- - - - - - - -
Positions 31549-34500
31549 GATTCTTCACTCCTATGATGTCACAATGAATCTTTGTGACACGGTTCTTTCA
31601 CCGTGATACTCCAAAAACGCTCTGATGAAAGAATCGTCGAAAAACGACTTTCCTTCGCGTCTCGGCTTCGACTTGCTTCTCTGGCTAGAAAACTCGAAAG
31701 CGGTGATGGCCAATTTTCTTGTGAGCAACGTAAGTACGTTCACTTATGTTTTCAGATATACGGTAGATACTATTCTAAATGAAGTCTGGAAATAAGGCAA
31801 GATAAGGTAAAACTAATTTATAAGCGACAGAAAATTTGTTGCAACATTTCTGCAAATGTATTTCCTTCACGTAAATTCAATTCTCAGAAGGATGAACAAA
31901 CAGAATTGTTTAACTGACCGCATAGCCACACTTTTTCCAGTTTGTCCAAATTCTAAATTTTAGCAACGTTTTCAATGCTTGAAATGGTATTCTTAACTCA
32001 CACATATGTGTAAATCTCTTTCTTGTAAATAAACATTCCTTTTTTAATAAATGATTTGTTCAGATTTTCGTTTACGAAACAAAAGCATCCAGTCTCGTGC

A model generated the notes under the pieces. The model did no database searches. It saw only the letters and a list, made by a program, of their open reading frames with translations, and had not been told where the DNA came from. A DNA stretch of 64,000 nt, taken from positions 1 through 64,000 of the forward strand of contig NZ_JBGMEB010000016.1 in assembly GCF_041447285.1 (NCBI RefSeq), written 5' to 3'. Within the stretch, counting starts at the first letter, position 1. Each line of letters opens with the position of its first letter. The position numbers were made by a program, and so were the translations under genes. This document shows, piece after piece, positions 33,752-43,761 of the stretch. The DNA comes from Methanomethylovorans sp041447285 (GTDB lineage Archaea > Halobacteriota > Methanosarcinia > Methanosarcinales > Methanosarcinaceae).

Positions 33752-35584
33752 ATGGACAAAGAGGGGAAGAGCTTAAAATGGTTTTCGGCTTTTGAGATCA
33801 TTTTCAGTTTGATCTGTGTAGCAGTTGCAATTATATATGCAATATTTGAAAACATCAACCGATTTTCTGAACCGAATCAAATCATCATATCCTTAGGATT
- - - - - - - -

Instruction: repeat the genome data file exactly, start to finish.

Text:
Positions 31549-34500
31549 GATTCTTCACTCCTATGATGTCACAATGAATCTTTGTGACACGGTTCTTTCA
31601 CCGTGATACTCCAAAAACGCTCTGATGAAAGAATCGTCGAAAAACGACTTTCCTTCGCGTCTCGGCTTCGACTTGCTTCTCTGGCTAGAAAACTCGAAAG
31701 CGGTGATGGCCAATTTTCTTGTGAGCAACGTAAGTACGTTCACTTATGTTTTCAGATATACGGTAGATACTATTCTAAATGAAGTCTGGAAATAAGGCAA
31801 GATAAGGTAAAACTAATTTATAAGCGACAGAAAATTTGTTGCAACATTTCTGCAAATGTATTTCCTTCACGTAAATTCAATTCTCAGAAGGATGAACAAA
31901 CAGAATTGTTTAACTGACCGCATAGCCACACTTTTTCCAGTTTGTCCAAATTCTAAATTTTAGCAACGTTTTCAATGCTTGAAATGGTATTCTTAACTCA
32001 CACATATGTGTAAATCTCTTTCTTGTAAATAAACATTCCTTTTTTAATAAATGATTTGTTCAGATTTTCGTTTACGAAACAAAAGCATCCAGTCTCGTGC

A model generated the notes under the pieces. The model did no database searches. It saw only the letters and a list, made by a program, of their open reading frames with translations, and had not been told where the DNA came from. A DNA stretch of 64,000 nt, taken from positions 1 through 64,000 of the forward strand of contig NZ_JBGMEB010000016.1 in assembly GCF_041447285.1 (NCBI RefSeq), written 5' to 3'. Within the stretch, counting starts at the first letter, position 1. Each line of letters opens with the position of its first letter. The position numbers were made by a program, and so were the translations under genes. This document shows, piece after piece, positions 33,752-43,761 of the stretch. The DNA comes from Methanomethylovorans sp041447285 (GTDB lineage Archaea > Halobacteriota > Methanosarcinia > Methanosarcinales > Methanosarcinaceae).

Positions 33752-35584
33752 ATGGACAAAGAGGGGAAGAGCTTAAAATGGTTTTCGGCTTTTGAGATCA
33801 TTTTCAGTTTGATCTGTGTAGCAGTTGCAATTATATATGCAATATTTGAAAACATCAACCGATTTTCTGAACCGAATCAAATCATCATATCCTTAGGATT